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Magnetic Repulsion

The proposed Baltimore-Washington MagLev project would be a mess for taxpayers.

12:00 AM, Apr 23, 2004 • By RACHEL DICARLO
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THE GIGANTIC BUDGET DEFICIT in Maryland has prompted lawmakers to introduce a host of new taxes. A flush tax has been passed to pay for sewer upgrades and a car registration fee has been imposed to pay for transportation. A better way to fill the state's coffers would have been to eliminate the proposed Baltimore to Washington "magnetic levitation train" project.

Last month, the Maryland General Assembly considered adopting budget language to prevent spending $1 million in federal funds to finalize a study of the project before the federal government awards a $950 million grant to help either Baltimore or Pittsburgh build a MagLev line. So far their Senate counterparts in the Maryland House of Delegates have rejected the prohibition in their version of the budget.

The train would carry passengers between Washington and Baltimore stopping at the airport along the way. The image of a 200 to 300 mph train taking just 18 minutes to hurtle between Baltimore and Washington on a cushion of air is beguiling, but a MagLev train might be more trouble for taxpayers than it would be worth.

Amtrak charges about $28 for a one way ticket between Washington and Baltimore (the trip takes 35 minutes) and the MARC train offers $7 one way tickets (a 55 minute ride) on a less luxurious train. The MagLev would cost $48.

How many people would pay that? The Maryland Transportation Authority estimates between 30,000 and 33,000 people per day. To determine these figures MTA photographed cars traveling on I-95 between Baltimore and Washington. They then surveyed drivers living within a few miles of Baltimore's Camden Station and Washington's Union Station and asked them how much they'd be willing to pay for a super-fast train that would get them out of traffic.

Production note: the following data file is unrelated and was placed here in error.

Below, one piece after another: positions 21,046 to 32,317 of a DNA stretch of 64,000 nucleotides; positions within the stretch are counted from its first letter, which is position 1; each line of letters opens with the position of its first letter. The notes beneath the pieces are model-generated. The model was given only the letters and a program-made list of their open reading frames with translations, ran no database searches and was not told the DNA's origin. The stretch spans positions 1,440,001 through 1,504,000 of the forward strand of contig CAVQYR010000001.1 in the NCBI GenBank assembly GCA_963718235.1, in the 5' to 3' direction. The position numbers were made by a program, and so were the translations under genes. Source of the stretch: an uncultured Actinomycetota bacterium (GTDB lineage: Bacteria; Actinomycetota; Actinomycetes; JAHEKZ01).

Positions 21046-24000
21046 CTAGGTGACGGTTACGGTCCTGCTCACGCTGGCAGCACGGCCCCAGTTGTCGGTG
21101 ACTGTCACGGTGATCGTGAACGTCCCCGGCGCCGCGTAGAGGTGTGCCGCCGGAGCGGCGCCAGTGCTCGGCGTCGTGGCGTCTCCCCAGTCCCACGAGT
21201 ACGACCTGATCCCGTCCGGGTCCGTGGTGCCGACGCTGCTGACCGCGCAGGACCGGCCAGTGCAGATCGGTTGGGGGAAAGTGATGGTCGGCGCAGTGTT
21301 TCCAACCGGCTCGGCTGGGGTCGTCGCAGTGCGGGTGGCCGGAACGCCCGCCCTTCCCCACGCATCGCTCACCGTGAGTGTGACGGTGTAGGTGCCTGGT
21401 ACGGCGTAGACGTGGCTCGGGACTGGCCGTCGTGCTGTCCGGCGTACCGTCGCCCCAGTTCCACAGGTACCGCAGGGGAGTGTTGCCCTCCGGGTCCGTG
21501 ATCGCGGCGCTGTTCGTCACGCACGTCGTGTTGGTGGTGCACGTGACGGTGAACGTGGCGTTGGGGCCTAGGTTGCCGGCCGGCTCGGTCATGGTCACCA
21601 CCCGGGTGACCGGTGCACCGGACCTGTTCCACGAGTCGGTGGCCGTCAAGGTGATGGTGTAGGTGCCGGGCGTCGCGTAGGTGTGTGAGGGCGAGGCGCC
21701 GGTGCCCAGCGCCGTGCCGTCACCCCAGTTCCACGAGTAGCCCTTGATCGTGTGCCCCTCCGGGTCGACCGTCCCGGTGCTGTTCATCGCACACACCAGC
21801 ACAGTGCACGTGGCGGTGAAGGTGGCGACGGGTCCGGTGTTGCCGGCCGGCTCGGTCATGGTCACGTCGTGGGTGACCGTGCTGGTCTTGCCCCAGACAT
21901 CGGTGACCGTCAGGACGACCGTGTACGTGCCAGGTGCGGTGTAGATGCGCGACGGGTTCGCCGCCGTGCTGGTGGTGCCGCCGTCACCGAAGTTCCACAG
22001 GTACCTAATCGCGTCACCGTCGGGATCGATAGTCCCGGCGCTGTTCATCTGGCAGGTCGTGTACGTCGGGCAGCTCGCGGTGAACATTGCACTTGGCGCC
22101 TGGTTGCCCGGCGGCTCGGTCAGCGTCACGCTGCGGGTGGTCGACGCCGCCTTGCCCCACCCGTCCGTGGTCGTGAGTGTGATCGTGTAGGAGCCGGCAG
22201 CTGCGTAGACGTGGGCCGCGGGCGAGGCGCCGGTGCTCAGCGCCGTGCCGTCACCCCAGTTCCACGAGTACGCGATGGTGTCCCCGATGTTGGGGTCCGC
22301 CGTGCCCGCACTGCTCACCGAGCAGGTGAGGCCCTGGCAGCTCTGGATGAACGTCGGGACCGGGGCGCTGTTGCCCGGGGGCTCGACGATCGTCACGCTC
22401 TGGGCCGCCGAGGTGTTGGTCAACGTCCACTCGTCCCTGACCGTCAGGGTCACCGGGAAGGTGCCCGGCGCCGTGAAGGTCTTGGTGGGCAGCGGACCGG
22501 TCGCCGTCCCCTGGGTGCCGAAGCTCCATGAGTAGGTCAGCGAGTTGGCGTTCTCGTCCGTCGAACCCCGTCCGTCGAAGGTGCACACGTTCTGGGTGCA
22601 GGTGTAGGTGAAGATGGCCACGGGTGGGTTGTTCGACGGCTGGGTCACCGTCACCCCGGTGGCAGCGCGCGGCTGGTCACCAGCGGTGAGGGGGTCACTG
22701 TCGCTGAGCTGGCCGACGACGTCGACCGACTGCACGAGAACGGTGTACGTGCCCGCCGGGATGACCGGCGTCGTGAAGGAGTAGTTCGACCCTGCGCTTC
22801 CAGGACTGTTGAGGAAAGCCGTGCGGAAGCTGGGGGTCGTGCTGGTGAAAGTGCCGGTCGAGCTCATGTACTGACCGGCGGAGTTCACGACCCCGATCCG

The Baltimore Sun reported last year that the consultants who came up with these numbers "used proven techniques to determine the total number of trips between the two cities, the likelihood those travelers would use the train, and their proximity to the train station."

But the numbers don't add up. According to the 2000 census, only 3,038 people a day commute from Baltimore City to the District of Columbia; only 3,700 more come from Baltimore County and 1,500 from Anne Arundel County. Going the opposite direction, only 830 people commute from D.C. to Baltimore everyday. These numbers include people using all forms of transportation.

So why is there so much traffic on I-95 and the Baltimore Washington Parkway? In the mornings traffic is heavy southbound and in the evening rush hour it's heavy northbound because people are traveling to jobs in suburban Maryland--in Montgomery and Prince George's Counties--just outside the District. Since the 1950s the country has been suburbanizing--so much so that only 10 percent of the nation's jobs are in downtown areas. And jobs in the suburbs are spread too thin to be serviced by rail transit.

Transportation expert Wendell Cox sees another reason to doubt the MagLev estimates. He says the consultants for MTA are not describing the actual trip. Someone who lives in Homeland, Guilford, or Roland Park (three upscale Baltimore neighborhoods, each about three or four miles from downtown) would have to drive through traffic to the station, park, go through security (Amtrak has implemented random bag searches in New York and a high speed train that crosses state lines would almost definitely have airport-like security), take the MagLev to Union Station and then get on the Metro or take a taxi to their final destination. In other words, an 18 minute commute could easily become an hour and fifteen minutes. Cox says he'd be surprised if the MagLev got 5,000 riders a day.

It wouldn't be the first high speed train with disappointing ridership results. Original estimates for the London-to-Paris Eurostar projected 15 million riders yearly. In 2001 only 9 million riders got on.

Besides the lack of ridership, MagLev supporters face another problem: building costs. Estimates for rail transit projects are usually low-balled and costs often double or triple after they're commissioned. And then there are the maintenance and operating costs, which get taxpayers year after year, no matter how low ridership is. What's clear is that the only people who would benefit from MagLev are the companies and individuals who would reap financial gain from building and operating the system.

Rachel DiCarlo is an editorial assistant at The Weekly Standard.